One of the worst parts of a televised childhood were the ambitious multi-part episodes that usually made up the season premieres and finales. Because of the way syndicated TV worked, you really had to plan out being in front of the TV at the right time on the right days every time, or else you’d be lost. And when you’re small, this level of planning can be next to impossible, as parents, school, sleep, and other activities are always getting in the way. To this day, actually, it’s a strange problem of mine. I don’t watch broadcast television anymore, but whenever I’m at my parent’s house or over at a friends, it is inevitable that only certain parts of multi-part episodes will be on. Whenever we pass by an episode of Doctor Who, it will end up being the episode “Bad Wolf.” Whenever it’s Star Trek, it’ll be the one where Lore has taken over the Borg (“Descent”). Whenever it’s The Venture Bros, it’s the one that claims to be part two of a terribly complicated three part series (“Escape to the House of Mummies Part II”), but ends up being about a very funny shrinking contest. The first two times I saw this one, I legitimately believed parts one and three existed, which would resolve the time traveling Edgar Allen Poe bits at the beginning and end.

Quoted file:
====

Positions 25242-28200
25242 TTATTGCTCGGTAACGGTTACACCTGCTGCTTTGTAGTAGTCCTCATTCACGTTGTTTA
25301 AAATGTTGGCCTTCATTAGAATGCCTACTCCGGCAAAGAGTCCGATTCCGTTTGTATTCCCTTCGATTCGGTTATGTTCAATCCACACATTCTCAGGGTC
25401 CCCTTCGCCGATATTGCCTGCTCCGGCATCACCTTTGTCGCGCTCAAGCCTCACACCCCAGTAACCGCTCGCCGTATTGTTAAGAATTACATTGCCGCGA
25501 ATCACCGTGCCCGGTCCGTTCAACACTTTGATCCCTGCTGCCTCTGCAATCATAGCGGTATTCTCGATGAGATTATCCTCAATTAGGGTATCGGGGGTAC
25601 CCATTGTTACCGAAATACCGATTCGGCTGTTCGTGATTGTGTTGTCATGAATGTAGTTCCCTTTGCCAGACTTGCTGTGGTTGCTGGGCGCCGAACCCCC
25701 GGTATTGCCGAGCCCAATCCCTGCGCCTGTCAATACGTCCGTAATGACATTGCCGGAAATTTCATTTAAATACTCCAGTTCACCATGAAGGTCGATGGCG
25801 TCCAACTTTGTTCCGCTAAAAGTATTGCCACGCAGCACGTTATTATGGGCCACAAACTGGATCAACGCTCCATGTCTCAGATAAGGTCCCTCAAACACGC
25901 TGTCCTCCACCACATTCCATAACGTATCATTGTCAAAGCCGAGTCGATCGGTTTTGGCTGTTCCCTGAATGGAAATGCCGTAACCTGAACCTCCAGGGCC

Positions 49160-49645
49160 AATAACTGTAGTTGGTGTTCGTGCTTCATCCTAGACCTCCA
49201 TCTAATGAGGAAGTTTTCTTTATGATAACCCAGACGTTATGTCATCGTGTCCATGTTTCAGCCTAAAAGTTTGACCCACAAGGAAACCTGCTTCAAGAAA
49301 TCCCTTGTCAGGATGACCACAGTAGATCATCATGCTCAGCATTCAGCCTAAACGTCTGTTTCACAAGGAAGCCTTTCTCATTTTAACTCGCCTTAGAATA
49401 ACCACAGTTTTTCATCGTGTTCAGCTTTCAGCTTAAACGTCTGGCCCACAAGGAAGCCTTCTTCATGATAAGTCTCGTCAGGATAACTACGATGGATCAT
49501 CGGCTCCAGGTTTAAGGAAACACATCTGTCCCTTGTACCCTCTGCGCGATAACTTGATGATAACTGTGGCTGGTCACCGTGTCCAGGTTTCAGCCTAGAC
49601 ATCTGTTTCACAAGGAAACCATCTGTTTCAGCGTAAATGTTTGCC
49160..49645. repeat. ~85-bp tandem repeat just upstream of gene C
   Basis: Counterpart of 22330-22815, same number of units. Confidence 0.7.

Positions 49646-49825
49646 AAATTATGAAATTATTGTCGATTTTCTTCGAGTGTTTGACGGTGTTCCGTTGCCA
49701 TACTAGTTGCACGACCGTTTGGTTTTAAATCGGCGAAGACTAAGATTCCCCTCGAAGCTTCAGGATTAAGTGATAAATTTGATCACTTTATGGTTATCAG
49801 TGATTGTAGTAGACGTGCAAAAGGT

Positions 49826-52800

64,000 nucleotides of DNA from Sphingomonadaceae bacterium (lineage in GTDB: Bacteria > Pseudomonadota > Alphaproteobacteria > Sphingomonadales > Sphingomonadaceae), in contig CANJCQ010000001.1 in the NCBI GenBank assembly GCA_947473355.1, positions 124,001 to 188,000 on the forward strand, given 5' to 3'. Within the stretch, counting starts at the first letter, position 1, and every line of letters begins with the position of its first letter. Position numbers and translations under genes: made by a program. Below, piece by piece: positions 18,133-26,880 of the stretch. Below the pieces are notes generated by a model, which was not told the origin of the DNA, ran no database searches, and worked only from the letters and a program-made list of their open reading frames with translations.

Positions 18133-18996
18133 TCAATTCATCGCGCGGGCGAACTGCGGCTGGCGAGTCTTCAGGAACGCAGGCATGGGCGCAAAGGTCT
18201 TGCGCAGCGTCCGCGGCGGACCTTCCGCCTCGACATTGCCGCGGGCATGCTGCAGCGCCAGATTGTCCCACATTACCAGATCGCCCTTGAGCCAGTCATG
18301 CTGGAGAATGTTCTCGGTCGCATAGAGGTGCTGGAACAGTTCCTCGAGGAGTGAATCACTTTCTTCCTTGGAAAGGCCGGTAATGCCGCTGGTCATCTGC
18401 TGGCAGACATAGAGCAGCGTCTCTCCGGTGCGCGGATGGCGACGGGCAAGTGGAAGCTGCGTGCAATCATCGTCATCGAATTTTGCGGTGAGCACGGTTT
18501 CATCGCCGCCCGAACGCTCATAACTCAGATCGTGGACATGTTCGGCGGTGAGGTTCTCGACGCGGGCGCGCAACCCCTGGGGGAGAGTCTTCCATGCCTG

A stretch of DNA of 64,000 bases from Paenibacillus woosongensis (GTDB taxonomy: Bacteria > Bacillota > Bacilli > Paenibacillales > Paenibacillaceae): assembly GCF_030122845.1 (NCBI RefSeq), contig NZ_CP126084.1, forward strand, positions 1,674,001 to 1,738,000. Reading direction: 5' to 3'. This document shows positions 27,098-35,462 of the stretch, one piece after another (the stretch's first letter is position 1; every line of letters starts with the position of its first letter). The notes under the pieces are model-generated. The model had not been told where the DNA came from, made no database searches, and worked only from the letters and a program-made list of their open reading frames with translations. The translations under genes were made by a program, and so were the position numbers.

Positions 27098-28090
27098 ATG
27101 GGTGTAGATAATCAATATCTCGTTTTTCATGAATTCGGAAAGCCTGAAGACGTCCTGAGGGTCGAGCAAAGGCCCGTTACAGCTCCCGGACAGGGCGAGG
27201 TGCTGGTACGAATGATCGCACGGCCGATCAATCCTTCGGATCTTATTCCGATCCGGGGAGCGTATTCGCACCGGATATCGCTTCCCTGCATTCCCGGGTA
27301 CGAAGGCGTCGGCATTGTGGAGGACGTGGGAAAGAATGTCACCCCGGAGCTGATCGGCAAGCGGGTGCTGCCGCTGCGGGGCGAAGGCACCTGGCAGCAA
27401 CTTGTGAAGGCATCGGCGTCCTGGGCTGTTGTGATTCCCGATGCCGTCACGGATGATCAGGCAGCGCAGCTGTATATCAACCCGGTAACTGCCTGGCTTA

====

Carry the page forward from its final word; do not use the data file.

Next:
Foolish me.

For any TV show to be successful, it needs to be consumable by both the casual viewer and also the dedicated follower, and multi-part episodes doubly so. As such, these stories always seemed to be playing catch up, wasting precious screen time with “Previously on…” segments, and when you only have about a 9 minute run time after the opening and closing credits, that really eats into your story time.

Additionally, you need to make sure your story is really worth ten episodes. This is a story that used to take quite a bit of effort to actually see. Nowadays we just punch the title into YouTube and enjoy, but back in the 80s and 90s you needed to do something at the exact same time and exact same place for two weeks. Two specific weeks, because the local video rental store doesn’t own a copy (not that asking to rent it wouldn’t come with its own separate discussion with your parents about why and things you maybe ought to be into instead because of your age and gender). It required the same devotion that regular church attendance does: be at a specific place at a specific time and perform a specific action.

And life, being what life is, you’d end up missing parts. There’s always something missing.